In oral argument the appellant-wife's main thrust was her claim of the insufficiency of the alimony and support money awards. No complaint is made as to the division of estate. She also contends that the proof was insufficient to grant a legal separation upon grounds of cruel and inhuman treatment; that any
The definition of the phrase "cruel and inhuman treatment" has often been reiterated by this court. Most recently, in Mecha v. Mecha (1967), 36 Wis.2d 29, 33, 152 N.W.2d 923, the court quotes with approval from Heffernan v. Heffernan (1965), 27 Wis.2d 307, 310-313, 134 N.W.2d 439:
"This court, in the case of Heffernan v. Heffernan (1965), 27 Wis.2d 307, 310-313, 134 N.W.2d 439, reviewed a number of cases wherein `cruel and inhuman treatment' had been considered and after reviewing these cases concluded (p. 312):
"`From these cases we conclude that no precisely described or enumerated acts of one spouse toward another can be defined as cruel and inhuman treatment. In order to constitute cruel and inhuman treatment, such as to warrant the granting of a divorce or a legal separation, the court must consider the totality of conduct and the detrimental effect it has upon necessary marital relationships and its grave effect upon the health of the other spouse. The conduct of the offending spouse must be unreasonable and unwarranted, it must render the parties incapable of performing their marital duties, and it must have a detrimental effect upon the physical or mental health of the offended spouse. In applying these tests the court should be cognizant of the desirable public policy in maintenance of marriage and family. The court may properly consider the age of the parties, the duration of the marriage, and presence and age of the children and the probability of delinquency, and the public dependency of the parties or the children.'"
Most of the testimony concerning the cruel and inhuman treatment of Mrs. Jackowick comes from the plaintiff himself. The portrait of their marriage as described by him is one of tense discord and disharmony. He testified that he and Mrs. Jackowick constantly quarreled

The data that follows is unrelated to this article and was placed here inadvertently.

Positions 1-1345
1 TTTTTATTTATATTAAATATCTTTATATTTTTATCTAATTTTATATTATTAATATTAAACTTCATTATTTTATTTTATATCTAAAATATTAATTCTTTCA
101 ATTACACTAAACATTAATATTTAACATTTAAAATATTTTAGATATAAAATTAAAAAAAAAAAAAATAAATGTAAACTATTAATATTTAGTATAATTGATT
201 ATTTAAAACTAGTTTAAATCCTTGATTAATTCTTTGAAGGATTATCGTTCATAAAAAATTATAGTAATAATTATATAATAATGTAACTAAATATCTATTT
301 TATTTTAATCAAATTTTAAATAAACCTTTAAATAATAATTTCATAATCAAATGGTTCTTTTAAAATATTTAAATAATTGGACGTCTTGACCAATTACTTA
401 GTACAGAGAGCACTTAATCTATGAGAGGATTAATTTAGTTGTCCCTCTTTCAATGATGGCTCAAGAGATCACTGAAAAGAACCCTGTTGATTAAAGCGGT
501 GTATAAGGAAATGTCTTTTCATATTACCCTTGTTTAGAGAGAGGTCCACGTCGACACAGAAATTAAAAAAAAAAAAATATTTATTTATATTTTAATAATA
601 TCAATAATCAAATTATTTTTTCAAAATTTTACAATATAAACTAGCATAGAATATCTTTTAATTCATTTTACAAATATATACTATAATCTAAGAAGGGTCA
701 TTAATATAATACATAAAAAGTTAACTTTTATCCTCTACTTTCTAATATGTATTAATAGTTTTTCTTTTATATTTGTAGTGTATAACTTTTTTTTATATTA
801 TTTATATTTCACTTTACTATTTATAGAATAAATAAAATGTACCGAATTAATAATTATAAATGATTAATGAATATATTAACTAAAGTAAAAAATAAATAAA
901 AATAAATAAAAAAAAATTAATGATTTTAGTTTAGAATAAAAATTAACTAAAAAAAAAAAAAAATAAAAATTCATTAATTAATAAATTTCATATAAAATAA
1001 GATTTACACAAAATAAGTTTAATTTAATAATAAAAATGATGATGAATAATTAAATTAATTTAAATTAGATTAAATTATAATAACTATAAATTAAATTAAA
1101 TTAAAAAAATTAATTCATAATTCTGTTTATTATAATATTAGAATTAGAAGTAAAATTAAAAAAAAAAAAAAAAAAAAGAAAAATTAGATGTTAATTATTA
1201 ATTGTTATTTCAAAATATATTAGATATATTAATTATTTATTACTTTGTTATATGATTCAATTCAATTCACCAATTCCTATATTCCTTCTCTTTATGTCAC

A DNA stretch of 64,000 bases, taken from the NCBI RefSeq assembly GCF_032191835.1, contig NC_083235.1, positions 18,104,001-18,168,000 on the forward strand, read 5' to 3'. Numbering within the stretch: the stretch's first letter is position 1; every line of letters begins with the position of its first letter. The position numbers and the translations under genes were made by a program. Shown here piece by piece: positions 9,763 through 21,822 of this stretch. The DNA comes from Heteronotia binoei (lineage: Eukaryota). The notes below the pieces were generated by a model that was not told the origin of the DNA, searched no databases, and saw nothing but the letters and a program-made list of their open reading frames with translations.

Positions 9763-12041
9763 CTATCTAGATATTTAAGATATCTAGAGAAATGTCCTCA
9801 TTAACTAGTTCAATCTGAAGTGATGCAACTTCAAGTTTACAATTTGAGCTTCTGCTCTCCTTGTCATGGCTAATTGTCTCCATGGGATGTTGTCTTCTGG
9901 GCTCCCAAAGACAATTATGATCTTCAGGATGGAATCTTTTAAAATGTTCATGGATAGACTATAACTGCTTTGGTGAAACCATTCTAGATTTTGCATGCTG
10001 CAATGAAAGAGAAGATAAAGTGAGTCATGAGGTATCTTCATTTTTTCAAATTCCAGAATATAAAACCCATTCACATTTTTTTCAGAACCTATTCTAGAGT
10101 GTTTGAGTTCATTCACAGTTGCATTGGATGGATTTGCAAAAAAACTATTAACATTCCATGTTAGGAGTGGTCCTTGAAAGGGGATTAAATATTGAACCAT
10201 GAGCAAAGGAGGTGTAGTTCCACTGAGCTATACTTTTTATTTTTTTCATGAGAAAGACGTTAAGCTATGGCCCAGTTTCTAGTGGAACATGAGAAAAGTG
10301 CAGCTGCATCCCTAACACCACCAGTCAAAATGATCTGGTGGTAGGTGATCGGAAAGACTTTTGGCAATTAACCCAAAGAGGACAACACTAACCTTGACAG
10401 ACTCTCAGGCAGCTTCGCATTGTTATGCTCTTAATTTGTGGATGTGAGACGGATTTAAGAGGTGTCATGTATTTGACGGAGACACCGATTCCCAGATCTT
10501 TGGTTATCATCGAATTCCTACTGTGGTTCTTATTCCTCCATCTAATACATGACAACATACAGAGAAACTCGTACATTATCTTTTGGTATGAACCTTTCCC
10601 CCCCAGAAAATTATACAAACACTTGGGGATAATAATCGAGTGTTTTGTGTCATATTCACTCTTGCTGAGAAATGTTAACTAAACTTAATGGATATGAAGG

One of the items the trial court felt significant was that defendant continuously harassed the plaintiff with telephone calls while he was at work. For several years, the plaintiff testified, the defendant would call from as many as one to 10 times a day, every day. The matters she would want to discuss would be trivial matters and the calls would come when he had people in his office. If he hung up she would call back. Many times he had to leave the phone off the hook even though it was a business phone. This harassment continued right up to the time of the trial.
Mrs. Jackowick's version of the couple's marriage was somewhat different. She stated she did not want a divorce or a separation, and that she wants her husband
The only other testimony concerning the conduct of the parties was from two witnesses who testified on the plaintiff's behalf. The first, Mrs. Patricia Affolter, who had been a neighbor and tenant of the Jackowicks, testified that she heard Mrs. Jackowick swear at Mr. Jackowick and she was aware that Mr. Jackowick complained about the ironing not being done. She further testified that she heard Mrs. Jackowick yell and scream at the children and at Mr. Jackowick. Once Mrs. Jackowick told her she was pregnant, that Mr. Jackowick was not the father of the child, and that she was able to "pick up men" in taverns. These statements were not offered for the truth of the statement but as examples of Mrs. Jackowick's attempts to humiliate Mr. Jackowick.